The boisterous rally and the sharp police response presaged a potentially volatile visit for the president, who landed here in the evening for a six-day tour through Latin America, his longest since taking office. Protesters also gathered Thursday in Colombia and Mexico, two later stops on Bush’s itinerary, and organizers expect tens of thousands at a demonstration in Buenos Aires on Friday.
Before his plane had even set down on the tarmac, they were gathering. Six thousand of them, and that’s only the beginning. Expressions of deep disgust were everywhere.
Bush is about to tour Latin America, and according to Dan Froomkin, has been trying to out-Chavez Chavez with faux-populist rhetoric of the kind he wouldn’t ordinarily be caught dead using here.
Just before heading off for a six-day visit to Latin America, President Bush yesterday attempted to co-opt the populist rhetoric of his hemispheric arch-nemesis, President Hugo Chavez, of Venezuela.
Speaking to the “tens of millions in our hemisphere” who “remain stuck in poverty, and shut off from the promises of the new century,” Bush said: “My message to those trabajadores y campesinos is, you have a friend in the United States of America. We care about your plight.”
But if you think Bush has a credibility problem in his own country, it’s even worse south of the border — especially when it comes to issues of social justice.
Let there be no doubt about this: Bush’s attempt to persuade Latin Americans that he is the champion of the poor — given his pro-business bent and six years of an almost exclusive focus on free trade and terrorism — is utterly doomed. Almost laughably so.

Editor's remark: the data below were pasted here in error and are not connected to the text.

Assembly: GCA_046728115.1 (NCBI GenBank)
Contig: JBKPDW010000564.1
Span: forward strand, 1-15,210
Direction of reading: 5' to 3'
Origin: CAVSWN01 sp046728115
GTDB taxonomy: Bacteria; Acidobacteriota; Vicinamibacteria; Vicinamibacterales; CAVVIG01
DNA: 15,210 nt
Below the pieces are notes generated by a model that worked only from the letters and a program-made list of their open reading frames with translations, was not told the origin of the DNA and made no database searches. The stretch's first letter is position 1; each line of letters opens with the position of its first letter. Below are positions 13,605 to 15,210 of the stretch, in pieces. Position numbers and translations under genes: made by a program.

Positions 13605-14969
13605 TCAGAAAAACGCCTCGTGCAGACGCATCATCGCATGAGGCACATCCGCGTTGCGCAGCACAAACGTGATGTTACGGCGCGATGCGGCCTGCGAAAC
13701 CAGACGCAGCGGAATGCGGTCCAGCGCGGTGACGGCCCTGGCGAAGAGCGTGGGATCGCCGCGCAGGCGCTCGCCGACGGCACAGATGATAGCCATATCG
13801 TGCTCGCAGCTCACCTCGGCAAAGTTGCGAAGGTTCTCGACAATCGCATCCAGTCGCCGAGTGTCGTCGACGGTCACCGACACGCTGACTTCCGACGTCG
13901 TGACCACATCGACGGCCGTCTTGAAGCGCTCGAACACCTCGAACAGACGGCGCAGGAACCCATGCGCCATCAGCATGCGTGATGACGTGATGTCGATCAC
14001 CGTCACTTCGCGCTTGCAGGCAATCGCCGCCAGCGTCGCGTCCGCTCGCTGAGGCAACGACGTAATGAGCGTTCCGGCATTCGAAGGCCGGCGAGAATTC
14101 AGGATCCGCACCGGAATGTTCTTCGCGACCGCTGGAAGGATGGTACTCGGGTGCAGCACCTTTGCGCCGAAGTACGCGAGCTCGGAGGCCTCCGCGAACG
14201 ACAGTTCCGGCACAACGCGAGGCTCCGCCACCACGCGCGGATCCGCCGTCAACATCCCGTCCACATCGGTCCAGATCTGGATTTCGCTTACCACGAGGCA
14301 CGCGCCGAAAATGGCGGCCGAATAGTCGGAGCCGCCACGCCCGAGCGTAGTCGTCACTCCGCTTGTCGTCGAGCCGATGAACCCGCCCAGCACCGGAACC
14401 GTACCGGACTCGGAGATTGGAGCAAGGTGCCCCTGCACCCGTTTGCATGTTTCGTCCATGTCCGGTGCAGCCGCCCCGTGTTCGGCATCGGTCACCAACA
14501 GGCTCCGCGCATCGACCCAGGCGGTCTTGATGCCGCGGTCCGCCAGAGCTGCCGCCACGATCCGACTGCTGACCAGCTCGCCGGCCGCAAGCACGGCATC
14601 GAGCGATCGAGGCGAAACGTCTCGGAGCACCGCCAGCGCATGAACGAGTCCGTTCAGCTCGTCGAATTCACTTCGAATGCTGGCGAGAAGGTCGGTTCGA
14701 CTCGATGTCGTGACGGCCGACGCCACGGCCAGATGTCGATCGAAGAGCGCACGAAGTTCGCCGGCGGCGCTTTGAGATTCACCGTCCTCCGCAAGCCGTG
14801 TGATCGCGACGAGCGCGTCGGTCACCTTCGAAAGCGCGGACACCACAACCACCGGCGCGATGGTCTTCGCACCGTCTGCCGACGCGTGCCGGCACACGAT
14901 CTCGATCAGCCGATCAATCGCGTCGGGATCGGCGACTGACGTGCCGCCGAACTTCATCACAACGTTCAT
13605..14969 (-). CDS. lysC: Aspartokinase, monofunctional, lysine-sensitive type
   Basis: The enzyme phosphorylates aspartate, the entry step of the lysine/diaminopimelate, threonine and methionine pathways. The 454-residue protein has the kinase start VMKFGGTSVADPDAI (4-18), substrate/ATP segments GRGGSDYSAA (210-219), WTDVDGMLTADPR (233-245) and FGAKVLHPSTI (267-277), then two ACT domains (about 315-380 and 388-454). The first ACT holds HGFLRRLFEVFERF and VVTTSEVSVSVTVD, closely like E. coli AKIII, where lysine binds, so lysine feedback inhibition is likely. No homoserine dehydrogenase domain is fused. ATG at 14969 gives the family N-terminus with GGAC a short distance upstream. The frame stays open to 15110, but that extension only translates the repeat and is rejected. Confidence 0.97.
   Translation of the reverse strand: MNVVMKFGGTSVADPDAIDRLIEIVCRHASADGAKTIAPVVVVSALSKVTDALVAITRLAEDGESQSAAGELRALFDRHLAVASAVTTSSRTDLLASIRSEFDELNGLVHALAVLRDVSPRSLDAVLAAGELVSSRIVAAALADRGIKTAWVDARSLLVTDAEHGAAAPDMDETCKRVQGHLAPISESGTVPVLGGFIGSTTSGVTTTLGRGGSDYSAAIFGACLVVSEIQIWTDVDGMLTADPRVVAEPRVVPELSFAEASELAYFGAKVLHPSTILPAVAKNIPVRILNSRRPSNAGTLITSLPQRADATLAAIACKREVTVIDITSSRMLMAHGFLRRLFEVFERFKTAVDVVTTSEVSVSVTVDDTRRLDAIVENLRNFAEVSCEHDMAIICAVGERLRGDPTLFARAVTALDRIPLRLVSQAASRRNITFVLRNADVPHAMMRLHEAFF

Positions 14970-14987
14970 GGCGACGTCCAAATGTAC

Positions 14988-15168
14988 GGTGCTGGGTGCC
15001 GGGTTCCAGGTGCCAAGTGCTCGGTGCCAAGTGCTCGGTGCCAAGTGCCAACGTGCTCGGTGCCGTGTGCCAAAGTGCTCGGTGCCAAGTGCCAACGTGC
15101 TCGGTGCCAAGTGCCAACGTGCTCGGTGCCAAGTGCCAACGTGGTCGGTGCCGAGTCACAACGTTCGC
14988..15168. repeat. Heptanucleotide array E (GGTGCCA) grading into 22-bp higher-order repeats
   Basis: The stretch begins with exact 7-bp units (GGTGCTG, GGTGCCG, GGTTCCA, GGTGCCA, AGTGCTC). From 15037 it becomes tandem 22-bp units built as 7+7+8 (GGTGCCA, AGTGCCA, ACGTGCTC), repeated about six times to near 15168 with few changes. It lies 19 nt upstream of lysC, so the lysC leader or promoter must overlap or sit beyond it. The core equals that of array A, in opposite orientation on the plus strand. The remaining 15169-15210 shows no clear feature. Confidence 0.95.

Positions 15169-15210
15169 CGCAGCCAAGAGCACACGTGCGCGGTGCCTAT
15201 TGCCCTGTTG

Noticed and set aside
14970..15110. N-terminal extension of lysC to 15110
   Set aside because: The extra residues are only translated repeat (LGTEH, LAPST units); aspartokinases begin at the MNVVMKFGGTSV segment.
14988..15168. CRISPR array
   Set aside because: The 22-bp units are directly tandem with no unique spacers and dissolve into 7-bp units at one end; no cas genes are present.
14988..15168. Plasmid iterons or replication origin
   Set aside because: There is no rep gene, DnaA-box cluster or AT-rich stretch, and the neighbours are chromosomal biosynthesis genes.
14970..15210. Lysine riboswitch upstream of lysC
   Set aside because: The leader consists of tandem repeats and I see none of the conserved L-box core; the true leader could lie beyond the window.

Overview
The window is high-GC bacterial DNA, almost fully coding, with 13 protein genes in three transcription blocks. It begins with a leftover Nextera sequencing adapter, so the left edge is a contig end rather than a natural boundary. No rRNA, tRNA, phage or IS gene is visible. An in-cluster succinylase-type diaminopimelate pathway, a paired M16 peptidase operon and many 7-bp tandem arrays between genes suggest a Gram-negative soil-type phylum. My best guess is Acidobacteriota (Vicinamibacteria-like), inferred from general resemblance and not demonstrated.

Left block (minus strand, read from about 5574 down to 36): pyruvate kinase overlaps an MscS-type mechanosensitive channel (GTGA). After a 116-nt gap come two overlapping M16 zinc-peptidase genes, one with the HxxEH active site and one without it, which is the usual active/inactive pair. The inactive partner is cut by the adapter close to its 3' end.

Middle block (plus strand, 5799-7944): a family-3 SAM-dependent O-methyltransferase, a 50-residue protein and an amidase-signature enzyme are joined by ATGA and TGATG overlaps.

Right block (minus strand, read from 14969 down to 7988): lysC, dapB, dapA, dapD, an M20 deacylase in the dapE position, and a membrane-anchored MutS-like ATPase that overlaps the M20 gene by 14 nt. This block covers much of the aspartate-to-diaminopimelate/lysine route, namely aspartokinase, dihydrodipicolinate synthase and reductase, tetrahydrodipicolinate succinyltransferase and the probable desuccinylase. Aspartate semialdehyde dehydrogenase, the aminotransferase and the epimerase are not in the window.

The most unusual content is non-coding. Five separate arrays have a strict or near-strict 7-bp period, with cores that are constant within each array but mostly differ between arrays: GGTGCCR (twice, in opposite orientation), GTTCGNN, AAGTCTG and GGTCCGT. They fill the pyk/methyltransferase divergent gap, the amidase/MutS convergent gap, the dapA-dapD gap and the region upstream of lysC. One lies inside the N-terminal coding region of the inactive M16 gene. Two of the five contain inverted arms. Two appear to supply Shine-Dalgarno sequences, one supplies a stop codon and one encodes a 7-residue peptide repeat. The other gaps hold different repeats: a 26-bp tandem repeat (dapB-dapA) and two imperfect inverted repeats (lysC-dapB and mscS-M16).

Bush leaves for Brazil on Thursday, then travels to Uruguay, Colombia, Guatemala and Mexico. Here’s the text of his speech to the U.S. Hispanic Chamber of Commerce yesterday. Startlingly, it contains the phrase “social justice” fully five times.
“Social justice” and Junior Bush? You might say that’s the textbook definition of “cognitive dissidence”.
But believe it or not, it gets worse.
I noted this story in the LAT yesterday morning but ignored it. It smelled like a barrel of week-old cod to me. I was pretty sure it was bogus and I couldn’t figure out why Putin would be doing it; he’s already got Junior wrapped around his little finger, he doesn’t need to curry favor or buy influence, and Baku is a done deal. So why? The article claims that in ‘Russian political circles’ it’s believed that Putin is trying to help Junior’s re-election; if that’s true then the question is, ‘What does Putin want from Bush that he doesn’t think he’ll get from Kerry?’
I still haven’t figured out the answer to that, but I was right that it was bogus. Reuters is reporting that the State Department doesn’t know what the hell Putin is on about.
ASTANA, Kazakhstan (Reuters) – Russia warned the United States after the Sept. 11, 2001 attacks that Iraq’s Saddam Hussein planned to hit targets on U.S. soil, Russian President Vladimir Putin said Friday.Putin’s remarks looked certain to help President Bush, but officials at the State Department expressed surprise, saying they knew of no such information from Russia.